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You are fit enough to play for the Clippers if...

August 17, 2009 | 11:16 pm

Dunleavy_240 That you need to be in outstanding physical condition to play in the NBA is no secret. But should you be at all curious as to what that means in practical terms, Clippers Coach and General Manager Mike Dunleavy laid it out Monday afternoon, speaking at the team's news conference to introduce recently acquired swingman Rasual Butler.

"We do a three-man weave, which is three passes down, three passes back, 10 layups in 60 seconds. You need to do that three times. I know for the last 30 years- I did it as a rookie- that if you can do that, you're in shape," he said. "It's kind of old school. Forget about all the different techniques and apparatuses that you use to do whatever it is you're going to do. Bottom line is it's on that court, and it's running. You do it for time, and if you can get that time done I will bet you you're in shape."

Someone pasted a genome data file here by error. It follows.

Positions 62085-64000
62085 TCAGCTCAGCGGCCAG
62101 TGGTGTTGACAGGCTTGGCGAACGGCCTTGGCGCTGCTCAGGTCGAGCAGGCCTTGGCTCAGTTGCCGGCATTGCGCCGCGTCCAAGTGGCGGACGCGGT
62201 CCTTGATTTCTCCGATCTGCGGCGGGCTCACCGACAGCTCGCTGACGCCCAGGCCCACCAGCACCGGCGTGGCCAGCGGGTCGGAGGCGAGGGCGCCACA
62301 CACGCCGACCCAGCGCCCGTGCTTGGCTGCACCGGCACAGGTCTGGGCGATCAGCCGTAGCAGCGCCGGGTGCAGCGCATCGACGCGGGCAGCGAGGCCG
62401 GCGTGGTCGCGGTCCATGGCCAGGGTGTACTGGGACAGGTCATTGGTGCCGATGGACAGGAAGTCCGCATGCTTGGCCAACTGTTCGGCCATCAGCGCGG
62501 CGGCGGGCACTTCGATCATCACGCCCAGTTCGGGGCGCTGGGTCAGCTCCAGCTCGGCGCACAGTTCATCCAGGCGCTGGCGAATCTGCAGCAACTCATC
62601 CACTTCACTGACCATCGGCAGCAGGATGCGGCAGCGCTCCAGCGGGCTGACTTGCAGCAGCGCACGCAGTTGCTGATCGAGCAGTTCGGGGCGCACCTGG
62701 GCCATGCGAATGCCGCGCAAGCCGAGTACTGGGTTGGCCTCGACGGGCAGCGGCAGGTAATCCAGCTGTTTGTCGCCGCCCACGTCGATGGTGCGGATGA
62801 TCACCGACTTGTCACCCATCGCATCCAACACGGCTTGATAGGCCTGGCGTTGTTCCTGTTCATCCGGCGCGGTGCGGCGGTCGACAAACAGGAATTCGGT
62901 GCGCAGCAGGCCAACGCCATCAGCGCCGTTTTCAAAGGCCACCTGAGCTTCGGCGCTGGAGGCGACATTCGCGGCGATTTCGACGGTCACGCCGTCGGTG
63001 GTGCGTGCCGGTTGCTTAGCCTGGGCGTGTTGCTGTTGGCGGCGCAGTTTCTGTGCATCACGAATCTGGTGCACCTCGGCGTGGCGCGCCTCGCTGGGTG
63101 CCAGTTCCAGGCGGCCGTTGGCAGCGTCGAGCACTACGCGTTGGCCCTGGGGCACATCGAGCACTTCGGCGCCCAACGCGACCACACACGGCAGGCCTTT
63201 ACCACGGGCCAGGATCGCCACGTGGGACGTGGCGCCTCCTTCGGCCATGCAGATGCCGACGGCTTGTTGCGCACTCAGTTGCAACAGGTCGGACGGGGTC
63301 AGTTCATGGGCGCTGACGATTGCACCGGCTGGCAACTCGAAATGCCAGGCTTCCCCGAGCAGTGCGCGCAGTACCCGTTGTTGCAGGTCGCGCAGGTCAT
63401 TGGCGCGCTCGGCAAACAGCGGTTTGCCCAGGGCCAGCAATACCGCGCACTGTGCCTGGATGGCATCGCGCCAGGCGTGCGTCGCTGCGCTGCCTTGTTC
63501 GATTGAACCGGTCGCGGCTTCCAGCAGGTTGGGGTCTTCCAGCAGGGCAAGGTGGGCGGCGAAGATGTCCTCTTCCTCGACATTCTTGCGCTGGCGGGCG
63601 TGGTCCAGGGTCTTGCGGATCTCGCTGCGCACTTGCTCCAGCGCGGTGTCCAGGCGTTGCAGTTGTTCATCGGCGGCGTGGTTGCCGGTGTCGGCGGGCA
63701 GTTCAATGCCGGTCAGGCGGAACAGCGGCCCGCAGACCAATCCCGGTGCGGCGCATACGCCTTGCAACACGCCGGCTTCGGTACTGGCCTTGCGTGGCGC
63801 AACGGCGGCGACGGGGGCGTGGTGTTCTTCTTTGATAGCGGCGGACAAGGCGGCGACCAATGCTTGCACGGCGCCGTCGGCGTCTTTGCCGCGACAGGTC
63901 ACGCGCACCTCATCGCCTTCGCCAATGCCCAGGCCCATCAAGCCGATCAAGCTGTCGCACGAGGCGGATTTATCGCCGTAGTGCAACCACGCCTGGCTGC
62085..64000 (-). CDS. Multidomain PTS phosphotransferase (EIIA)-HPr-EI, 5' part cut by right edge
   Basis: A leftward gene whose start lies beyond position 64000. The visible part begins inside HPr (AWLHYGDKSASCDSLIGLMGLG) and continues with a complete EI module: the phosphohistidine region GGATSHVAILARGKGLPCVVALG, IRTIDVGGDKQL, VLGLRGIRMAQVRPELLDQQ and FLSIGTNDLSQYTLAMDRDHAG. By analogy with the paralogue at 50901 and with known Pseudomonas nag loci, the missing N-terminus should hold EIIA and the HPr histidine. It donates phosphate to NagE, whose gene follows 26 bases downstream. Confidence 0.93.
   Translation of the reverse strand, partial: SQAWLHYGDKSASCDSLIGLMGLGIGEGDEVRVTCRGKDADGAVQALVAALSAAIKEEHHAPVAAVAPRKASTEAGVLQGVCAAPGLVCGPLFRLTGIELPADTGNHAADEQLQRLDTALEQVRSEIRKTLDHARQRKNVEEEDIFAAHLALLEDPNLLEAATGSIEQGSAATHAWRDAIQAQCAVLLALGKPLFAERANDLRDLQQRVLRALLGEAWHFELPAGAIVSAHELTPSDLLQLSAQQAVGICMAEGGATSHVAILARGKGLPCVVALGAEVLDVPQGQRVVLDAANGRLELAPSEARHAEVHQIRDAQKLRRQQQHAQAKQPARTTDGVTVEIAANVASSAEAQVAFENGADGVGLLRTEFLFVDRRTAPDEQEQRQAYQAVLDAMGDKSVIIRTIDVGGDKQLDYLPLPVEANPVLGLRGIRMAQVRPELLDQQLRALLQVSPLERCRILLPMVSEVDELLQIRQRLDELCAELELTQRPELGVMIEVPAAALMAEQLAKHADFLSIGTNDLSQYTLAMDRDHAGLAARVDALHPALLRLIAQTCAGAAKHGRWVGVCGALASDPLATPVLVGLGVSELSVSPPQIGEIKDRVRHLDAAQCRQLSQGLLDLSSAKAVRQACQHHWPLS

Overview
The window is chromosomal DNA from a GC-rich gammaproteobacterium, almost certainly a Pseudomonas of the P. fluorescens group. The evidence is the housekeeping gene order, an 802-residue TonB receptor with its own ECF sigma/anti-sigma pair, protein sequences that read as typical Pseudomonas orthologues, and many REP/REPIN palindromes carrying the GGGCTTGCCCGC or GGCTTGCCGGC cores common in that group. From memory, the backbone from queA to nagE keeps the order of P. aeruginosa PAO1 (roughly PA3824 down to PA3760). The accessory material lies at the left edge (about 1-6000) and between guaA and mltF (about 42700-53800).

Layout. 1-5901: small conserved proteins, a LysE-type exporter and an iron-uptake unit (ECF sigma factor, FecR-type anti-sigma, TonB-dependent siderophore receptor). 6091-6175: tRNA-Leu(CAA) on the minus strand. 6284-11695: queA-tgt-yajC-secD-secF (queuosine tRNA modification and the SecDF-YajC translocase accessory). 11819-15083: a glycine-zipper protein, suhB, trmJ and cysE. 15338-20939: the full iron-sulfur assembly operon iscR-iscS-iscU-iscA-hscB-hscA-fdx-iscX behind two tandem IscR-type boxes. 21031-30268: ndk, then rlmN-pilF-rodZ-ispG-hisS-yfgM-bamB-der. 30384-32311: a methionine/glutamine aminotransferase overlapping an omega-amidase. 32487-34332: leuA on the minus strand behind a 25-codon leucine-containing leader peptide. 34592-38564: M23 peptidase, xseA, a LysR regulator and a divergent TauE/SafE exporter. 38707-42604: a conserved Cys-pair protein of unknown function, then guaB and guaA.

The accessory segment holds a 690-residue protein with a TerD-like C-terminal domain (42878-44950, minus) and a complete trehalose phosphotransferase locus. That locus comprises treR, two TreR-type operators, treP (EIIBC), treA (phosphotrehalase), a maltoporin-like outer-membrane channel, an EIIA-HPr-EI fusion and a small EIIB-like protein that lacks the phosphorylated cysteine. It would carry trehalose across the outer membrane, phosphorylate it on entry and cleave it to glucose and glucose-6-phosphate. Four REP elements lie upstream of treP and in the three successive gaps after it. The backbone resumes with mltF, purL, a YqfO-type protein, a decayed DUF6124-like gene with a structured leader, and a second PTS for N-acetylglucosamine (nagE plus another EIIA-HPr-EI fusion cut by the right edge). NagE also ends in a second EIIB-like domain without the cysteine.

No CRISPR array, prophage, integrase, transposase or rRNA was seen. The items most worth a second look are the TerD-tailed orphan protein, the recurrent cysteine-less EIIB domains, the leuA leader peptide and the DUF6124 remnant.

For the record, I cannot do that. I am a shape, but not in shape.

But as long as I can type without panting (Check!) I'm good to go.  For the LAC, the fitness of their team is no small issue. "Last year, I don't think we ever got to it with some of our guys. Period. From the first day of camp on, I don't know if we ever got to that," Dunleavy said. The team was ravaged by injuries before the season started, and things didn't improve from there. Baron Davis played 65 admittedly awful games. Chris Kaman suited up for 31, Marcus Camby 62, Ricky Davis 36. And so on. Not all of that can be attributed to players starting the year out of shape- basketball is a physical, rugged sport wherein players can be injured in myriad ways having nothing to do with fitness- but given the spotty health history of some of the team's big guns they can't afford to give anything away.

That which can be controlled must be.

"Guys," Dunleavy said, "have the onus on them to get it right."

--Brian Kamenetzky

Photo: Mike Dunleavy disagrees with an official's call at the Staples Center on November 29, 2008. Photo credit: Christine Cotter / Los Angeles Times.